This direct challenge to humanism arose out of a newly politicized network of Christian activists. Since the British colonies first set down roots in North America, the country had been home to devout Christian traditionalism of one form or another; and after two waves of revivalism in the eighteenth and nineteenth centuries, evangelical Christianity became a fixture of the American religious landscape that spanned geography and crossed denominations. That history makes the rise of the Christian right in the twentieth century unsurprising in some respects. This recent event was distinctive, however, in its strikingly political nature.

The main theological framework of these right-wing Christians was evangelical Protestantism, and especially fundamentalism, a position founded on belief in the Bible’s inerrancy that emerged in the early twentieth century. Fundamentalists argued that all attempts to subordinate ancient Scripture to modern knowledge were antithetical to true Christianity. One of the most notable examples of early fundamentalist activism was the sensational 1925 Scopes ‘Monkey’ Trial over the teaching of evolution. Apart from the politicized anti-evolution movement of this period, Christian fundamentalism remained a predominantly apolitical religious community over the first half of the century.27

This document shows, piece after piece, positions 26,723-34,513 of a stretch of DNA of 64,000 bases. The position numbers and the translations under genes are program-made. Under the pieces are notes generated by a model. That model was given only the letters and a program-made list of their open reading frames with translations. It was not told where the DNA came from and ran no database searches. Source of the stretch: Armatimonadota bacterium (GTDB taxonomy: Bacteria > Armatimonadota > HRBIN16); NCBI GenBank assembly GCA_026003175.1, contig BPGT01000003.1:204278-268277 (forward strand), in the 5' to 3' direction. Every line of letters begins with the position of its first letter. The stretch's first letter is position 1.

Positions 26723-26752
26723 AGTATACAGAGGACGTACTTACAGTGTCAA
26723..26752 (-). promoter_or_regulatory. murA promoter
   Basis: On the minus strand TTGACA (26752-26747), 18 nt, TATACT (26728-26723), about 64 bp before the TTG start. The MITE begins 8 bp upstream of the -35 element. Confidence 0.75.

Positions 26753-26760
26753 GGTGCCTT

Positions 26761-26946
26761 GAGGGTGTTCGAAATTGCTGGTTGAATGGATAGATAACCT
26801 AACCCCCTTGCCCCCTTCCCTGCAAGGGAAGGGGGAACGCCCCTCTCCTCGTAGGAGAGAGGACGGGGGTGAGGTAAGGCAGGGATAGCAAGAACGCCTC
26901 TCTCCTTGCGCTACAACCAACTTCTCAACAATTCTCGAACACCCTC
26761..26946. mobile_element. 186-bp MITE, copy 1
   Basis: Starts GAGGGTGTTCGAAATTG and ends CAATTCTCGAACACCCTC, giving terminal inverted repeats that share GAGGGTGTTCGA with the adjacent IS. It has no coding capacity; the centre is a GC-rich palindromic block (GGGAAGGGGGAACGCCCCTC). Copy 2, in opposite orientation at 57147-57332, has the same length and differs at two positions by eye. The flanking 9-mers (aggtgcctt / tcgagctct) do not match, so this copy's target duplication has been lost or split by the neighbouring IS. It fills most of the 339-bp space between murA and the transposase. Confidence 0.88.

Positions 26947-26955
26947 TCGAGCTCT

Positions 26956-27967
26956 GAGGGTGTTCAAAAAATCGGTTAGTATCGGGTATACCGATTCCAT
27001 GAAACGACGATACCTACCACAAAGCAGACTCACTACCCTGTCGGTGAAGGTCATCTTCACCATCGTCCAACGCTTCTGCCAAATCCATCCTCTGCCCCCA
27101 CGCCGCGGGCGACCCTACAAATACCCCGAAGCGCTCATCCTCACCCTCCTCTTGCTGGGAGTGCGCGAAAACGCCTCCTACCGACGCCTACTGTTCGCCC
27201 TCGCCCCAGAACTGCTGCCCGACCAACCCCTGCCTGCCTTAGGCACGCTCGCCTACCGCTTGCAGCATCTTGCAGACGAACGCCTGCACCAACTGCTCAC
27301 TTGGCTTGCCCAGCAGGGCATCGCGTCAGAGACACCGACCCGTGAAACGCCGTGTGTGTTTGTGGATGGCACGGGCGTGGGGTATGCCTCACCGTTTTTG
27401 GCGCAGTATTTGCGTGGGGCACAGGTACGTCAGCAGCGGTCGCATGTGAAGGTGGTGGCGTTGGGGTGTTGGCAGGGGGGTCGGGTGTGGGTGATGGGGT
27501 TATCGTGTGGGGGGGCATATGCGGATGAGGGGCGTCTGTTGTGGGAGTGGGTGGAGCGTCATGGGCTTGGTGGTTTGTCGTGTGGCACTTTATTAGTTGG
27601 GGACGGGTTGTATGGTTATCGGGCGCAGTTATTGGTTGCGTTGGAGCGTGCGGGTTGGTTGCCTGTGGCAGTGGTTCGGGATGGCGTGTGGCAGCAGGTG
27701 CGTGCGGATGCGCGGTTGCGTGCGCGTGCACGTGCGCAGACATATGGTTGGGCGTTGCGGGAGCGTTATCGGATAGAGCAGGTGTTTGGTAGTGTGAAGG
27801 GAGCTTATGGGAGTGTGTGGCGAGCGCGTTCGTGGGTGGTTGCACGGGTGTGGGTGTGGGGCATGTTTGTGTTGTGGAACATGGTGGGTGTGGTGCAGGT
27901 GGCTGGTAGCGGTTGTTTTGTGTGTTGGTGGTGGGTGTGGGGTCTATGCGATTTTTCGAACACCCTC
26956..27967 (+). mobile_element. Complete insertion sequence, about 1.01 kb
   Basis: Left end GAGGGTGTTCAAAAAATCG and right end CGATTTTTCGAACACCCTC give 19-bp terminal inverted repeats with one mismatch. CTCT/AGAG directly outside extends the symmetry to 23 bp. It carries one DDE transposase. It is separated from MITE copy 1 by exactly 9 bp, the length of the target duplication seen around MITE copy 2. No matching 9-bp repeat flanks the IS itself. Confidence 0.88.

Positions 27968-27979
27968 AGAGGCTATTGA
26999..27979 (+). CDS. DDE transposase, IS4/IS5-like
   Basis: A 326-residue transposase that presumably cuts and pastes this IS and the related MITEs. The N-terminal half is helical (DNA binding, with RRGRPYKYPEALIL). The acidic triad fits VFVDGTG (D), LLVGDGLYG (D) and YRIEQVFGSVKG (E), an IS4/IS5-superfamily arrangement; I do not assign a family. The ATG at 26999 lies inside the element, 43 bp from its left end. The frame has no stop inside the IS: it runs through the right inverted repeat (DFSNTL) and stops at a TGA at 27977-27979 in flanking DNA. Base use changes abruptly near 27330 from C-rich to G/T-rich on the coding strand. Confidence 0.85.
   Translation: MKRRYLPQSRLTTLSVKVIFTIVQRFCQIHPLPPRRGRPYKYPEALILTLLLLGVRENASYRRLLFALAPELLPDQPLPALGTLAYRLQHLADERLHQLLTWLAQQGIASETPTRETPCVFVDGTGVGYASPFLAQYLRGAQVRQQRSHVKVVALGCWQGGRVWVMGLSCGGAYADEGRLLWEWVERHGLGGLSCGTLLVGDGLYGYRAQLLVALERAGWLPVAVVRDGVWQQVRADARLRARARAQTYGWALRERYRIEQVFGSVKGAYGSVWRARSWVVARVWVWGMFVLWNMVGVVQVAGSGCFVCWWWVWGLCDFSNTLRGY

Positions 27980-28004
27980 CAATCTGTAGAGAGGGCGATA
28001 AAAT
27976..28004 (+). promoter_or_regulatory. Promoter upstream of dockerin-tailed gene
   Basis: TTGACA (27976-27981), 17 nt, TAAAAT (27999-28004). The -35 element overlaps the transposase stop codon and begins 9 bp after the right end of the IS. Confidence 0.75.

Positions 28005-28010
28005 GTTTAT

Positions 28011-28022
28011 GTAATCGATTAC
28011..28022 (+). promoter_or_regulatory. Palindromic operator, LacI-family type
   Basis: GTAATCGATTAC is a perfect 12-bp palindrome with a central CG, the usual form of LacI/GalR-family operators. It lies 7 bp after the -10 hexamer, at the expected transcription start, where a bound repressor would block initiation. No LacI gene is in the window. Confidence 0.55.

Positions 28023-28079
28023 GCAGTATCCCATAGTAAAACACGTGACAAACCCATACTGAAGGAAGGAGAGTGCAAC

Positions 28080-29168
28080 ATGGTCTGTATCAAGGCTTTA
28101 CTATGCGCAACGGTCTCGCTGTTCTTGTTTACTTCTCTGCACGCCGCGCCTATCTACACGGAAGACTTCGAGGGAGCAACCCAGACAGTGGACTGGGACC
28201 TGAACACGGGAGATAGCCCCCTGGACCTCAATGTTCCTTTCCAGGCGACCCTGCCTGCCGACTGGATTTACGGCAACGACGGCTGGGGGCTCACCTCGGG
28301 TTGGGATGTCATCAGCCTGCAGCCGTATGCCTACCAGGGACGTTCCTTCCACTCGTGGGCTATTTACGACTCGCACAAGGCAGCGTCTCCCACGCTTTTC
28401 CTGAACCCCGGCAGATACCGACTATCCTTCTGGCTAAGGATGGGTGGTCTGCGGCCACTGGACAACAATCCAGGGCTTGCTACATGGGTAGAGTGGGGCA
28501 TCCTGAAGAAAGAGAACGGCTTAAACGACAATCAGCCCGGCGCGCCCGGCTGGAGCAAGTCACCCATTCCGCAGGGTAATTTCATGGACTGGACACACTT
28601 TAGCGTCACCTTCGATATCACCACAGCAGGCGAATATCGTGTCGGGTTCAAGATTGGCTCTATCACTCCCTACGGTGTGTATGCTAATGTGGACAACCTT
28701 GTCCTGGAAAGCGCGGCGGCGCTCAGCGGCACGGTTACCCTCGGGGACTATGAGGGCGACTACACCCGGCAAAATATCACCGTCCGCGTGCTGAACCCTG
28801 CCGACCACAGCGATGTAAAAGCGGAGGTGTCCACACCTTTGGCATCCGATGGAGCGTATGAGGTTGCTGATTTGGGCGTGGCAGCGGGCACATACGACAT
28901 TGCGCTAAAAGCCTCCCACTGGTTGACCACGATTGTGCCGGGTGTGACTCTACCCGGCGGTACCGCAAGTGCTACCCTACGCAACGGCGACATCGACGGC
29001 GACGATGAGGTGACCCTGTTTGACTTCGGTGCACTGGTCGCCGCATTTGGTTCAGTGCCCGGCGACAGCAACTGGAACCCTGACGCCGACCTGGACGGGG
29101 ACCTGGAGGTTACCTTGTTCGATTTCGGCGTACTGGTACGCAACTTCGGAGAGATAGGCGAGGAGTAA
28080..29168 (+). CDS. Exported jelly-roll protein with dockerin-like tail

Anti-communist hysteria in the wake of the Cold War changed that outlook, however. With America setting itself up as a leader of the Free World against Russian and Chinese communism, Protestant fundamentalists – as well as many conservative Catholics – began to embrace a nationalist political agenda that was based on both patriotism and religious traditionalism. In this new view, freedom to practice one’s religion came to be seen as a pillar of American democracy. Not only that, but belief in God was considered a foundation upon which American freedom rested. In this view, atheism came to be seen as synonymous with communism and therefore anti-American. These ideas gained crucial support from groups like the John Birch Society, an anti-communist populist movement that promoted a hard-right conservatism.28 Humanists would have found right-wing populism inimical under any circumstances (with its antimodern fundamentalist epistemology and its angry McCarthyite propaganda), but some of these groups explicitly targeted humanists. The leaders of this new politicized fundamentalism promoted a conspiracy theory claiming that ‘the religion of secular humanism’ was a direct threat to the country. This secular humanist conspiracy theory held that a small cabal of atheistic global elites were in control of all major institutions of the country – from education to the press to the halls of government – and that they sought to undermine individual freedom, establish communism, and pervert the morality of the youth. As evidence of this conspiracy, the fundamentalists cited instances where self-declared humanists held prominent offices in liberal organizations around the country. The pro-sex education group Sexual Information and Education Council of the United States (SIECUS), for example, had a few long-time humanists on their board. Reading the humanist manifesto of 1933, the fundamentalists asserted that humanism was a de facto religion in spite of its professed atheism. That conspiracy theory and many of the ideas that informed it helped define fundamentalism’s political agenda during this period: take back the schools, the law, and the government.29